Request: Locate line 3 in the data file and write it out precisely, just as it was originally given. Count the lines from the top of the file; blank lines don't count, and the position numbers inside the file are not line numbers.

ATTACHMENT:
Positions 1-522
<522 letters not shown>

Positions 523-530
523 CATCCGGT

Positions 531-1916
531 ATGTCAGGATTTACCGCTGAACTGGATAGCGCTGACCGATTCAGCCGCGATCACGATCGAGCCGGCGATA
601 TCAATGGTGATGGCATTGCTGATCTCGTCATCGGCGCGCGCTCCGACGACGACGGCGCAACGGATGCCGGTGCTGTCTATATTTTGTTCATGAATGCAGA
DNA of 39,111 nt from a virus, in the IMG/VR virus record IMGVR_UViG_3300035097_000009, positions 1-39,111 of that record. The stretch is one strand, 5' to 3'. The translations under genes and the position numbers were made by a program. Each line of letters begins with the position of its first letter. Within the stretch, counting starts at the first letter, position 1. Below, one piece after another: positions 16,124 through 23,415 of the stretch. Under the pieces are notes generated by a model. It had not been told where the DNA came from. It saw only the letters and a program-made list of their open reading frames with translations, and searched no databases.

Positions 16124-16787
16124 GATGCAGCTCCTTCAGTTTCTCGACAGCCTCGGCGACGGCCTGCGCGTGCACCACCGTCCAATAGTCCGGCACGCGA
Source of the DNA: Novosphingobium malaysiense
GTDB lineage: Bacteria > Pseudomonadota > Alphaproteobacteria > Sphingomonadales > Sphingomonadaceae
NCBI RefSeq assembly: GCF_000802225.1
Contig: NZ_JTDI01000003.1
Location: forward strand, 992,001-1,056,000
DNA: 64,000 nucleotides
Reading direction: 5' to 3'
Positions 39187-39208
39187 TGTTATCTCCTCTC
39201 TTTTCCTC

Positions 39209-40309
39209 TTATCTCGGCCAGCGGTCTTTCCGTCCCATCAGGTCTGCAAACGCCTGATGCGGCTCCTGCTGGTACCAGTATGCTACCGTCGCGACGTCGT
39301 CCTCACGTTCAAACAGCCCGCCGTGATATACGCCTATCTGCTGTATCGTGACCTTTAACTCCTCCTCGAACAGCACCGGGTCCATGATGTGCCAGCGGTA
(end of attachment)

Positions 523-530